MOLECULAR AND MORPHOLOGICAL SYSTEMATICS AND IDENTIFICATION OF IMPORTANT PLANT PARASITIC NEMATODES
Title: Situation report on US systematic biology
Submitted to: Systematics Subcommittee of the Federal Interagency Committee on Invasive Terrestrial Animals and Pathogens (ITAP)
Publication Type: Government Publication
Publication Acceptance Date: September 26, 2008
Publication Date: December 10, 2008
Citation: Chitwood, D.J., Diaz-Soltero, H., Hoberg, E.P., Miller, S., Reynolds, R., Rosenthal, B.M., Rossman, A.Y., Sitnik, M., Solis, M.A. 2008. Situation Report on US Systematic Biology. Washington, DC: Systematics Subcommittee of the Federal Interagency Committee on Invasive Terrestrial Animals and Pathogens. p. 1-55. available: http://www.itap.gov/nal_web/itap/docs/itap_report_mar23.pdf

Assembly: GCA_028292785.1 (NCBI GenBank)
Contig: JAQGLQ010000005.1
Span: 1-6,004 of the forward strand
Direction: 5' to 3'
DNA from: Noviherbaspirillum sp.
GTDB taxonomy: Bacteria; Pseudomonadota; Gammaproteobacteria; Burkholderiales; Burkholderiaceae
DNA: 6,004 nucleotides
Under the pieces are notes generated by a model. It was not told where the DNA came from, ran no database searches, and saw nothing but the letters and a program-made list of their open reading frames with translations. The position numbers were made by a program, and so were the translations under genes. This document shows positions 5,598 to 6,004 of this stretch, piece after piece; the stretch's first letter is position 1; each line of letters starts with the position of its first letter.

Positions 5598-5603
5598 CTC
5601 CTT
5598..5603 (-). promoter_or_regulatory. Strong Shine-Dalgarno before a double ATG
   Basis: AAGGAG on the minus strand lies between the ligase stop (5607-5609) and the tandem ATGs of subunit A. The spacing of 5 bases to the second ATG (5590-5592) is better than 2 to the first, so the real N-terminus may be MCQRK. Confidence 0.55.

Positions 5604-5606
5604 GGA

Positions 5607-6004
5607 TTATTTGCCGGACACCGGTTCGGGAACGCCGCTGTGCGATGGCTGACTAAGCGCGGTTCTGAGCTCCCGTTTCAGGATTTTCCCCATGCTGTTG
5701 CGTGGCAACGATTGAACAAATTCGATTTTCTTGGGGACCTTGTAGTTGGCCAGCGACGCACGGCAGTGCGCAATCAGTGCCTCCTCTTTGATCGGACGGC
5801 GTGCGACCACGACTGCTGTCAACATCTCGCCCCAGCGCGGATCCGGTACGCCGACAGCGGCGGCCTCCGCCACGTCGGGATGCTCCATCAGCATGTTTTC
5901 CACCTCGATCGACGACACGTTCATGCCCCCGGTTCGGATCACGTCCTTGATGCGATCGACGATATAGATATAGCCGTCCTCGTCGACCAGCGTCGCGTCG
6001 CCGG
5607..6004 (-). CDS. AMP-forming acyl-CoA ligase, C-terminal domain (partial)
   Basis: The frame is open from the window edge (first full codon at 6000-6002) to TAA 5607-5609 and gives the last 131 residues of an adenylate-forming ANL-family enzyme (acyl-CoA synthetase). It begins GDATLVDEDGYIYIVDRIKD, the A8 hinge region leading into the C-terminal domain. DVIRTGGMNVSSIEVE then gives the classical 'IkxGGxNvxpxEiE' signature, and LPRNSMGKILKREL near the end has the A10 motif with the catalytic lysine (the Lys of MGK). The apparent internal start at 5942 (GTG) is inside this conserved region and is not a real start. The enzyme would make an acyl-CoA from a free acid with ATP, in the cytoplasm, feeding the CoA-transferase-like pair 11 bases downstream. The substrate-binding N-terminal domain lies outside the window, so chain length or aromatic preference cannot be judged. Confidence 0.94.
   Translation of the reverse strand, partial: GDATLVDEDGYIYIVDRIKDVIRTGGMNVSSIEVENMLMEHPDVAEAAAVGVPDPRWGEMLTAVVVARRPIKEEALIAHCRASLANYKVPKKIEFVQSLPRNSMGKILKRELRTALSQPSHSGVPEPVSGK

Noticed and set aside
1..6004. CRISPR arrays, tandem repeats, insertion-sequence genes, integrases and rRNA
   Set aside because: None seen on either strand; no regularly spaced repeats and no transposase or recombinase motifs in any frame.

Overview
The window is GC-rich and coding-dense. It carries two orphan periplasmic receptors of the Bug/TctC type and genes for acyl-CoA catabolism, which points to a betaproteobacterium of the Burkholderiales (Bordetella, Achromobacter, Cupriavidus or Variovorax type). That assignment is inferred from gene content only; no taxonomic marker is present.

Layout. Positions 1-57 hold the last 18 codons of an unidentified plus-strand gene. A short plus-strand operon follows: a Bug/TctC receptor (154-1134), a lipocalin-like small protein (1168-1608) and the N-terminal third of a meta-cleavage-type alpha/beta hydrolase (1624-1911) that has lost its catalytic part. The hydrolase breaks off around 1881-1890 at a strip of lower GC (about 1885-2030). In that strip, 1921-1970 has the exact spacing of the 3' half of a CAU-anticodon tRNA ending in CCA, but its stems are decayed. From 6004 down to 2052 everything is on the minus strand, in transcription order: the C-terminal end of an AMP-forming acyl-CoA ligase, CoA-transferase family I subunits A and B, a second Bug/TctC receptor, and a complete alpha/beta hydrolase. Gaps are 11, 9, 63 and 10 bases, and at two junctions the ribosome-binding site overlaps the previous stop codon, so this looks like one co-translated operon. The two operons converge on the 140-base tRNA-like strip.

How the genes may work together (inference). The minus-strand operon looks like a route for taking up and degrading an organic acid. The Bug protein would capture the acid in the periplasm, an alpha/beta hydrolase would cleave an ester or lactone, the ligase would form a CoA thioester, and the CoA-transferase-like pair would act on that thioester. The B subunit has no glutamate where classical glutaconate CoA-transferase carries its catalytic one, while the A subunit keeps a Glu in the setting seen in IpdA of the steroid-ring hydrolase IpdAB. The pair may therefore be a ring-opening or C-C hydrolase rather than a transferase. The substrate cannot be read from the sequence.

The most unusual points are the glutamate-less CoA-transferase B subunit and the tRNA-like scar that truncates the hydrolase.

Systematics is the science that identifies and groups organisms by understanding their origins, relationships, and distributions. It is fundamental to understanding life on earth, our crops, wildlife, and diseases, and provides the scientific foundation to recognize and manage invasive species. Protecting America’s economy, environment, health, and security against invasive species requires a strong Federal program in systematic biology. Systematics is in crisis. As systematists retire, they are not replaced, and universities train too few professionals in systematics. Furthermore, the biological collections needed to support systematics languish in substandard facilities lacking adequate staffing, technology, and coordination. As a result of this inadequate support, the U.S. cannot effectively manage the threat posed by invasive species. The purpose of this report is to increase awareness of the crisis in systematics and to advocate the need for a permanent, viable, and coordinated Federal Systematics Program. Systematics expertise and use is distributed across the Federal sector so participation will be inclusive; no single agency can serve as the steward for the proposed Systematics Program. The proposed Systematics Program requires four components: research, specimen-based collections, an informatics network, and educating future systematists. These are collectively designed to provide the means to detect, identify, and predict the behavior and consequences of invasive species.